You’ve decided to train at home — so now what?

Are you just embarking on your fitness journey? Maybe you’re ditching the gym membership to train at home? You owe it to yourself to develop a game plan that accounts for the subtle (but very important!) nuances of training at home to achieve the results you want.

Training At Home Vs. The Gym
While it’s entirely possible to train at home just as effectively as you do in the gym, there are some undeniable differences between the two experiences. Depending on your personality and preferences, you may be better suited to either exclusively train at home or exercise at a traditional fitness center.

It’s all about you
The most immediately evident difference is the atmosphere. When you train at home, your environment is your living space — and everything that comes with it: the comforts, distractions, privacy, family members, etc.

If you tend to be most productive when working entirely on your terms, training at home may be the best option. However, if you feed off of others’ energy or prefer to separate your workouts from the rest of your life physically, training at home may require an adjustment period.

Tools of the trade
Equipment is another factor. Gyms invest a significant amount of their budget in weights, cable machines, treadmills, and studio spaces. Most people who train at home are working with a fraction of a typical fitness center’s resources.

You certainly don’t need a tricked out weight room or state-of-the-art yoga studio to stay in shape, but some gym-goers are motivated by a slick facility that’s flush with amenities. Conversely, all that shiny equipment can be intimidating and confusing for someone who prefers to train at home.

How To Get Results Training At Home
Whether you train at home or work out in a gym, the key to losing weight and building muscle is the same: you must continuously switch up and intensify your routine. Do the same workout over and over again, and your body will adapt and inevitably hit a fitness plateau.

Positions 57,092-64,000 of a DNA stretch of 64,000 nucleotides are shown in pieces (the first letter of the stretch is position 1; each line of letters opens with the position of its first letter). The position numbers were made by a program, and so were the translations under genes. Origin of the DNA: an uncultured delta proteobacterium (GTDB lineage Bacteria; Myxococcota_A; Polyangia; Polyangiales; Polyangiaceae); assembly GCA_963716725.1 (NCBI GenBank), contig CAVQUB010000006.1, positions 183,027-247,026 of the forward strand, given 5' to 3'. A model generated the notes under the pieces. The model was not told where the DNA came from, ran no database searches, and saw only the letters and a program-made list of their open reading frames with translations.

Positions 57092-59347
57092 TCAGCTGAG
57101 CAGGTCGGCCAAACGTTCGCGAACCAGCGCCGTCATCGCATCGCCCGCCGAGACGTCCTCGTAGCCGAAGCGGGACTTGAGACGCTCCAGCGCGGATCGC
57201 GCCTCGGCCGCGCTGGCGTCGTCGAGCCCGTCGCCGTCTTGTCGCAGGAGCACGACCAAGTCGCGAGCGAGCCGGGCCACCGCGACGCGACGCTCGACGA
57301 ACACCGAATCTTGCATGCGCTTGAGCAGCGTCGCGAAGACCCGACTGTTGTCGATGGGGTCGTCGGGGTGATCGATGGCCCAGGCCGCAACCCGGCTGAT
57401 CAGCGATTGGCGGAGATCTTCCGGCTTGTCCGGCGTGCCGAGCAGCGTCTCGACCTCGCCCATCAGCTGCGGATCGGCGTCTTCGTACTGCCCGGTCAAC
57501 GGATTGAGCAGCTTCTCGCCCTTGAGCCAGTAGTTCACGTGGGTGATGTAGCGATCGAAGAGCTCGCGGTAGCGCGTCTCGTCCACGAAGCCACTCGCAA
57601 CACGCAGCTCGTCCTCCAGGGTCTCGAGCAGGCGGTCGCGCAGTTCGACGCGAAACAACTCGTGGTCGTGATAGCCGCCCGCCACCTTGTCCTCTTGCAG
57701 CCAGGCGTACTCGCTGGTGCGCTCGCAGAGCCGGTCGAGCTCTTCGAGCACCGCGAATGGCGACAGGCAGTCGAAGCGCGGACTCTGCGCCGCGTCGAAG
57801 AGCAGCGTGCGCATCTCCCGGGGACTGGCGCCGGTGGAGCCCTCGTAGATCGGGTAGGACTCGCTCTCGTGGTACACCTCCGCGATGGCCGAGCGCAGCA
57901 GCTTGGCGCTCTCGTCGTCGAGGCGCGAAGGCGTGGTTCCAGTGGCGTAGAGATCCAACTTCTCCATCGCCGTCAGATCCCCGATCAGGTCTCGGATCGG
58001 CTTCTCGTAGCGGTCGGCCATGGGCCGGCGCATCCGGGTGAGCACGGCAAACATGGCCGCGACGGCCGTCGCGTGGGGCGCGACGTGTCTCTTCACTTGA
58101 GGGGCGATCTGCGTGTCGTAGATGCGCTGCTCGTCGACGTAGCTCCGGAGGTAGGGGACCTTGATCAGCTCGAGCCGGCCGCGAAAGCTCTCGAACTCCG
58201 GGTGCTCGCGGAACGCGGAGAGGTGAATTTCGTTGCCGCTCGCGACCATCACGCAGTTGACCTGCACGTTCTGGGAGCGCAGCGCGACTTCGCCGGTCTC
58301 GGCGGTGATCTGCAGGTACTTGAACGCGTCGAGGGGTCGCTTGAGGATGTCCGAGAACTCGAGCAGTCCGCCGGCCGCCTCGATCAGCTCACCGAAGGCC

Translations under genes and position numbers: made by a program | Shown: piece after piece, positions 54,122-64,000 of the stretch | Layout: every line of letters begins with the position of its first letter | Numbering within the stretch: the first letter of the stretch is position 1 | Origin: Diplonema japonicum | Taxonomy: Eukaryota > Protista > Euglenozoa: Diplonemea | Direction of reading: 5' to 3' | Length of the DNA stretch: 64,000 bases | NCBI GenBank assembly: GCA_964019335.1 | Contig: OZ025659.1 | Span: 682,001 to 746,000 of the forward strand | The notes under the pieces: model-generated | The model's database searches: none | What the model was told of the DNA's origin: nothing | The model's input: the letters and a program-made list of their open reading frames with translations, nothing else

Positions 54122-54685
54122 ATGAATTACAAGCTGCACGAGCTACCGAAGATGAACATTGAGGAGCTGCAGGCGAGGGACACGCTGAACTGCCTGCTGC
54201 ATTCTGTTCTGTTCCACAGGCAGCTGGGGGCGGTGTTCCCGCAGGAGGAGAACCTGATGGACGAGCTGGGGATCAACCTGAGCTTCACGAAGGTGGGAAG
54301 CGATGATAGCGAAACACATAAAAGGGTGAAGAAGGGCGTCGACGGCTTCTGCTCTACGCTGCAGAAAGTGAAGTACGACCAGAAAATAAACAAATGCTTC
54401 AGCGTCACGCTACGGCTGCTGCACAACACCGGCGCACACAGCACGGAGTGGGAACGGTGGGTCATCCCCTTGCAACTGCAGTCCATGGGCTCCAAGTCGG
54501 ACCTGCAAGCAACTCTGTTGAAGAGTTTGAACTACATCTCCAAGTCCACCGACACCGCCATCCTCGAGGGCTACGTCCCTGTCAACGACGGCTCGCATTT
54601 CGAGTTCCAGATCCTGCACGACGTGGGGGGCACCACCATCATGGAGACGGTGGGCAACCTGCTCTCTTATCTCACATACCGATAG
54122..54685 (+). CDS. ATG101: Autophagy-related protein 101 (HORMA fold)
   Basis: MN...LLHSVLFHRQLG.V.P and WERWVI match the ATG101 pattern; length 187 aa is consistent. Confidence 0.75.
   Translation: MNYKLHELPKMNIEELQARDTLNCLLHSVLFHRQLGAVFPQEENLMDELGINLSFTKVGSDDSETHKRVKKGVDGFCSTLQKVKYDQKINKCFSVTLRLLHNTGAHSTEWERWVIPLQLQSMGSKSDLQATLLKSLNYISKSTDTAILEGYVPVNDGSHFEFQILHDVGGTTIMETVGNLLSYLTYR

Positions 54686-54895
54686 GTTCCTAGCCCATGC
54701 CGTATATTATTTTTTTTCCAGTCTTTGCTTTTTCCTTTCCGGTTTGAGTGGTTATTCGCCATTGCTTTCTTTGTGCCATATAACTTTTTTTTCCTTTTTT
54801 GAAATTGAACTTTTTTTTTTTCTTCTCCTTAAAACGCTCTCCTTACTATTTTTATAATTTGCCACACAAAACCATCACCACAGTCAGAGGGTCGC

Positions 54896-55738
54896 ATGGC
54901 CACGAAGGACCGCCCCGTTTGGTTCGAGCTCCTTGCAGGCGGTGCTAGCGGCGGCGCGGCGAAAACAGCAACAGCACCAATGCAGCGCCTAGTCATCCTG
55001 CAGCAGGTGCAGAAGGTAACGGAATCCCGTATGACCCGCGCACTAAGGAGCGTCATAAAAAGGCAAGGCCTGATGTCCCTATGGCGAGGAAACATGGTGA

When you can’t add more weight
Many people who opt to train at home build their workouts around bodyweight movements, which are conducive to small spaces and require zero equipment. While you can’t simply add another 10 pounds to a bodyweight movement, you can increase its difficulty by opting for a more advanced version, increasing reps, adding a balancing component, or tweaking your rest periods.

“Another way to make bodyweight exercises more challenging is to do circuits with minimal rest time,” says Pete McCall, CSCS, host of the All About Fitness podcast. “Move from one exercise to the next with no rest time, just enough to switch positions. The continuous work will make you sweaty in no time at all.” 

Benefits Of Training At Home
Train at home for a couple of weeks, and you’re guaranteed to notice the benefits of training at home.

1. Convenience
Training at home couldn’t be more convenient, as there are no operating hours or class schedules to work around (and the commute is non-existent).

2. No eyes on you
The privacy of training at home can help quell nerves and feelings of self-consciousness that fitness newcomers often experience.

3. Variety
When you train at home, you’re free to experiment with different workouts, as you’re not dependent upon a gym’s offering. You can start the week with a ballet-inspired barre routine, squeeze in a HIIT workout on Wednesday, and kick off the weekend with power yoga.

4. Cost
Then, of course, there’s the bottom line. Even if you subscribe to an online exercise program or purchase some equipment that enables you to train at home, those small investments are a drop in the bucket compared to a monthly gym membership fee.

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